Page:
UK researchers: this is a call to action!

We’re now in the middle of ONS’ consultation on the options for the future of the UK Census.I’ve blogged on this before, but it is very important that the views of the market research sector are heard on an issue that is vitally important to us all. 

The first London consultation meeting was held in late September, and whilst I was unable to attend, I’ve seen the slides from that event.

The consultation is about identifying user’s preference for either a data-rich census every ten years, versus top-line data only, but published annually. The former option would be as in 2011, but with the methodological emphasis being on achieving completion online, with a back-up team to follow up non response; the latter option would be an admin data based alternative, with annual surveys.

What really stuck out to me was the slide that shows their estimated benefits by sector to date. Whilst the benefits calculation is, I’m told by Barry Leventhal (Chair MRS Census & Geodemographics Group), rather a rough-and-ready calculation and still very much a work in progress, out of the total benefits identified to date, the largest single category is ‘market research’. 

For the first option, MR accounts for no less than 26% (£209m) of the total of £797m; for the second option, whilst the proportion rises to 28%, it is of a much lower total, £557m. So, we have a big stake in ensuring that the final decision is one that protects our interests and the two options are forecast to deliver very different results.

The online based option obviously poses challenges in terms of likely completion rates and comparability with previous census results, but ONS do plan to use other methods to reach those without online access. 

At least the online option poses some known challenges, but there appear to be many unknowns that remain to be addressed in the admin based alternative, with data from sources such as the NHS Patient Register, DWP/HMRS Customer Information System, DfE School Census, despite the benefit of more up to date data from what would become a rolling database. 

How will data be integrated from the proposed government sources? Will an annual survey really fill the gaps and provide a calibration tool – for example, the promotion and high media coverage for the once a decade census creates a focus that will not be possible for a much smaller scale annual survey?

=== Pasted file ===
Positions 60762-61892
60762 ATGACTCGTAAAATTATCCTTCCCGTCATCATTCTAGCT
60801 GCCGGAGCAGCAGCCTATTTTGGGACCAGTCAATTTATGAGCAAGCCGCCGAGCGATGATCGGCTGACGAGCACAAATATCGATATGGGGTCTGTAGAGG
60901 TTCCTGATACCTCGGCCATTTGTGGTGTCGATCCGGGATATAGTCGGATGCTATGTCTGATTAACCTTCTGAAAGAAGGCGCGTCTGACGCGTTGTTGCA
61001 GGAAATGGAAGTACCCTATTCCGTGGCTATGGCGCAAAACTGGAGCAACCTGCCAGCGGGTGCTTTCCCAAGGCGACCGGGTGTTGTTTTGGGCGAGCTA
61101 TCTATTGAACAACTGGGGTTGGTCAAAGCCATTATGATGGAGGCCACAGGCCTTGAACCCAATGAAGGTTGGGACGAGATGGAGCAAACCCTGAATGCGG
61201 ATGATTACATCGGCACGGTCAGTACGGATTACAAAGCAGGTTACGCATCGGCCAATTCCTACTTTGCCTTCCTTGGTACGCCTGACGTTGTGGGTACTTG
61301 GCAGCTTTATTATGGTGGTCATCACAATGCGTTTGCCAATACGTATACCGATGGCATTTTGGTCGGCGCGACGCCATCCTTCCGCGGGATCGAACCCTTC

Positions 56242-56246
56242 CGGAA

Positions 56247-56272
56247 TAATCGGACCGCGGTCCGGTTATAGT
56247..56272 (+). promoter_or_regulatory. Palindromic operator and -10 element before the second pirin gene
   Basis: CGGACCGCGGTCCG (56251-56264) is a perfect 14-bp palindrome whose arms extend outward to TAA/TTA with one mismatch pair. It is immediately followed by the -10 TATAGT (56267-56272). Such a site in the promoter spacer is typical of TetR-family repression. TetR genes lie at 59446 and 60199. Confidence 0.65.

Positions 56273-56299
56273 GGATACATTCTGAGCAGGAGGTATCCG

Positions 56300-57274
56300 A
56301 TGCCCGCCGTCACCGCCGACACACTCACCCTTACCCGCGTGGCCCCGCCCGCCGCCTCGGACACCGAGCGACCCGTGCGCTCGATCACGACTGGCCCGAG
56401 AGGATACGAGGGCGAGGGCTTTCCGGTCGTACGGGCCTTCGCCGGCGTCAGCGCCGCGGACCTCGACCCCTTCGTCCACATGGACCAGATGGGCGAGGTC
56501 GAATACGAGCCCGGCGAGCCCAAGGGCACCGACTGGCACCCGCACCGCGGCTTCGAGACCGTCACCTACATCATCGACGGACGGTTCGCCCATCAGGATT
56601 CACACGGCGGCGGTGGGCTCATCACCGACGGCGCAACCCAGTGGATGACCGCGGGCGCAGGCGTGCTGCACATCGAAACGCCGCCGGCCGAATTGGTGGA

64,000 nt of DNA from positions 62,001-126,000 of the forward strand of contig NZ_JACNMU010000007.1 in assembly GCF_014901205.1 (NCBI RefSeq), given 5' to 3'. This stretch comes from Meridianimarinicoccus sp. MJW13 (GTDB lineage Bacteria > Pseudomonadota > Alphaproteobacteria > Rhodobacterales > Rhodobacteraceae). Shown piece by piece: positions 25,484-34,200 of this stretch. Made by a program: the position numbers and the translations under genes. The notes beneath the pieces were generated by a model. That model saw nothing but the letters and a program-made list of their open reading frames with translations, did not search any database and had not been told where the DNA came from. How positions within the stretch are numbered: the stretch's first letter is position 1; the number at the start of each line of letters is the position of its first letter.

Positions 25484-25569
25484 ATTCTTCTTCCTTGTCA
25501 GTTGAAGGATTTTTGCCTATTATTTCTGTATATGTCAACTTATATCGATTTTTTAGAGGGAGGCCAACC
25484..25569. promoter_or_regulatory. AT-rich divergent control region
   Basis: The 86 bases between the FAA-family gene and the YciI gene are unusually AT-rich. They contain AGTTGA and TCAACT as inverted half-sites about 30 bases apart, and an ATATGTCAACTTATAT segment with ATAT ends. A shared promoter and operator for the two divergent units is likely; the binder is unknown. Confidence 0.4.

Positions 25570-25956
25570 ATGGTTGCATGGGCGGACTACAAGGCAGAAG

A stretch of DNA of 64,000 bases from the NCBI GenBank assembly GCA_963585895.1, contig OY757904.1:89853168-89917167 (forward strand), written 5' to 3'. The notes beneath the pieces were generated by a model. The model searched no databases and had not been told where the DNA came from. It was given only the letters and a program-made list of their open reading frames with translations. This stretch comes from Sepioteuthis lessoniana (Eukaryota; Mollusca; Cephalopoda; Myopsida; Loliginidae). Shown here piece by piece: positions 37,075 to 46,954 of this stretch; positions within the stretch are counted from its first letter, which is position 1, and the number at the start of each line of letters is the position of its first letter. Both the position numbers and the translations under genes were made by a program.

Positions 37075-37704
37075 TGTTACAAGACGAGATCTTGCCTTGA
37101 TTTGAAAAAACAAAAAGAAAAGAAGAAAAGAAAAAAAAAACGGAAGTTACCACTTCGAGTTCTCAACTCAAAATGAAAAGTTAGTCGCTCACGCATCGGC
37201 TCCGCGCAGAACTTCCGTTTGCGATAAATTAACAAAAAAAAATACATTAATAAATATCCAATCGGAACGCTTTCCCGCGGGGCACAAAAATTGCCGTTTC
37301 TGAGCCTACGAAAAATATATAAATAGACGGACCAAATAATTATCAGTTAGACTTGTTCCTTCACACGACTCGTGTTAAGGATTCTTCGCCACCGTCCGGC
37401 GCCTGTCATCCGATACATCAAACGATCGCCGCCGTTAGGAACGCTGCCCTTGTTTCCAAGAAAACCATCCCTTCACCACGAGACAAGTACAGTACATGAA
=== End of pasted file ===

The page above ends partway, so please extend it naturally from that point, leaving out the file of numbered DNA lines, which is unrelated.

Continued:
Also, what happens if changes are made to the admin sources (or further expenditure cuts axe one or more) - and can trends and any bias be detected over long time periods? 

A lot of potential unknowns here, requiring a lot more detailed planning and more details of the likely methodologies to achieve a robust solution.

Either option poses challenges in maintaining a rich flow of data, and comparability, so please:

  • Respond to this consultation (see my final paragraph for a link to do this)
  • Think of the long term – this is not a short term issue
  • Think carefully about the information you need from the Census and the risks either option might pose in delivering it. How much might you be prepared to compromise?
  • Think laterally about what might provide a better option. ONS may not have identified all the possible solutions.

The Government will make the final decision, but there needs to be a strong case made to ensure that the selected option is not simply chosen on cost grounds alone, ignoring the benefits case. 

The Census is a costly service to deliver, and will remain so regardless of which solution is selected, but we need to think of value for money, as with any research based solution.

Barry Leventhal discussed the options and issues in much more detail than I can here, but it was disappointing to see how few comments it attracted at the time.

There is still chance to register for ONS led consultation seminars. 

Speakers at the recent MRS CDG conference held on 8 November underlined the need for census users to respond to this consultation. 

So, please get involved and make your views known. Your opinion counts! You have until 13th December to do so.

Any comments below, as ever, are highly valued.

How to access the International Journal of Market Research (IJMR)

Published by SAGE, MRS Certified Members can access the journal on the SAGE website via this link.

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1 comment

Mike Thompson17 Dec 2013

Using online methodology with the additional conventional media for non response should not pose any problems. As an aside, how refreshing it is to read of online as a possible methodology without any reference to access panels. It is also very revealing that when proper research is being discussed access panels do not get a look in. It would be a step forward if the MRS could be more consistent in support this position

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